02 March 2011

Why I’m Not Young, Restless, & Reformed: By One Guy Who Should Be


(With apologies to Kevin DeYoung and Ted Kluck for ripping off their title.)

[Update: See this clarifying follow-up.]

This can’t go the way of thesis/antithesis. I’m young (36, to be exact); I’m quite restless, often moving about; and I asked Calvin into my heart a long time ago. But here’s why I’m not really a part of the Young-Restless-and-Reformed-story (jungeruhelosundreformiert-geschichte), in no particular order:

1. My pathway into the Reformed world was through infant baptism while studying the contours of covenantal theology in the scriptures and Calvin (note the -al at the end).
2. John Piper has exacted virtually no influence on my theological formation, save to make me a more resolute paedobaptist.
3. I’ve been a hipster since 1987 and have had a soul patch since 1992.
4. I like hard rock more than indie music.
5. I think the “five points of Calvinism,” or the “doctrines of grace,” comprise but one small facet of what it means to be Reformed.
6. I’m basically a hypothetical universalist (no, not with respect to life after death [though I am a hopeful one] but regarding the extent of Christ’s atonement). This is not equivalent to being a “four-pointer,” for I do indeed affirm that Christ’s atonement is limited—efficaciously—to the elect alone. No, I will not define elect presently.
7. I’m a single predestinarian, according to the Council of Orange.
8. I’m not a huge fan of certain puritans, Turretin, and Edwards, though hands-down I’ll admit their brilliance and piety.
9. I’m Anglican. I like the smells and the bells.
I'm therefore not so much Young-Restless-and-Reformed as Reformed Catholic.
update: I just realized there's no call to action here. So, come on everybody, join the movement—and will somebody write a book about it already?

update 2: My goodness, I just realized this could also be construed as . . .
Heaven help me.

4 comments:

Kevin Davis said...

Nice to see where you're coming from. Your hypothetical universalism and single predestinarianism seem to go hand-in-hand. The problem with double predestination, as it is often understood, is that it indicates a symmetry between election and reprobation (God "causes" the reprobation of the reprobate). The Canons of Dort actually disclaim this symmetry, but it seems to be an all too common assumption among Calvinists who emphasize "double" predestination.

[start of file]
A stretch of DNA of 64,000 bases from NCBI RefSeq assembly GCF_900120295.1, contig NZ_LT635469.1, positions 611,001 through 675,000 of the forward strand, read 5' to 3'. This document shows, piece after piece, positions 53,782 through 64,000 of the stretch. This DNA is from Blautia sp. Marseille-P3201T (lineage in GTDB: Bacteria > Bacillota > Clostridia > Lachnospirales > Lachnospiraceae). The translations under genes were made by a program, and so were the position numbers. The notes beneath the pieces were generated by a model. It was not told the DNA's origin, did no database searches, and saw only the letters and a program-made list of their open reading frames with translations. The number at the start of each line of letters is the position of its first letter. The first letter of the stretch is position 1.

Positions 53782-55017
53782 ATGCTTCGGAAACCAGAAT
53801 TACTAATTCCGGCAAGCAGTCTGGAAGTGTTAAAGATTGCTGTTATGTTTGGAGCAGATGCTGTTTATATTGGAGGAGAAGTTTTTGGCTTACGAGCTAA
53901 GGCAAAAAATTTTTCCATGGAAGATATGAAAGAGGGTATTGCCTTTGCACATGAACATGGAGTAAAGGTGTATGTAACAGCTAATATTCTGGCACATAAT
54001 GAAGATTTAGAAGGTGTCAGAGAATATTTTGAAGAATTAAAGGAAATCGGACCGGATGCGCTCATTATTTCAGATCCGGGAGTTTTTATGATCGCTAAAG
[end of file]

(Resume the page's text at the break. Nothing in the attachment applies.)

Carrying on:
Yes, indie music is lame. You should, however, expand your horizons to the wonderful world of authentic country (Cash, Merle Haggard, Waylon Jennings, Emmylou Harris, and their contemporary heirs...Ryan Bingham).

Chris Donato said...

Oh, yes, I can dig into some Outlaw Country from time to time.

It was actually from my former boss (when he was my soon-to-be boss), R.C. Sproul, some 13 years ago, where I first heard of the asymmetry of double predestination. I rested in that for a time, but after a while considered it to be little more than a distinction without a difference.

I do agree that hypo. univ. and single pred. go hand in hand. Let it be said too that I appreciate Amyraut's predecessor on this subject (Cameron) a little more than Amyraut himself, what with the latter's scholastic parsings coming to the fore in his major works.

Single predestination, is, to my mind, the position of the historic church (at least in the West). It doesn't try to fix the antinomy.

Thanks for stopping by, Kevin.

Anonymous said...

I find your take on the five points of Calvinism really interesting as this is more or less my view now as well. I was beginning to think perhaps I was more of a Lutheran than a Calvinist. Just a quick question, in your opinion can a person be a single predestinarian (is that a real word) and still consider themselves as a confessional Presbyterian?

Chris Donato said...

Anon, thanks for stopping by and taking the time to write. In this instance, I understand why you've remained "anonymous"!

I'll be the first to admit Lutheran influence on my thinking (it was through the Lutheran church that I was reeled in to any semblance of orthodoxy after college). But I found that these views of mine are not merely my views at all, but find a deeply rooted home within the Reformed tradition.

In my opinion, I do think a person can be a single predestinarian (yes, it's a real word) and still consider themselves a confessional Presbyterian. Even more important than considering themselves confessional, however, is the fact that the tradition does too. That's the real crux.

Do not accept opinions to the contrary on this point (most neo-Calvinists here in America will not agree, while, ironically, many paleo-Presbyterians will), but do study it for yourself. I think you'll find history is not on the side of the neo-Calvinists.

If you check out the follow-up post to this one, Ramblings & Remorse, you'll see a quote from Ken Stewart (professor at Covenant College) on this very point (#7).

Thanks again for reading.

 
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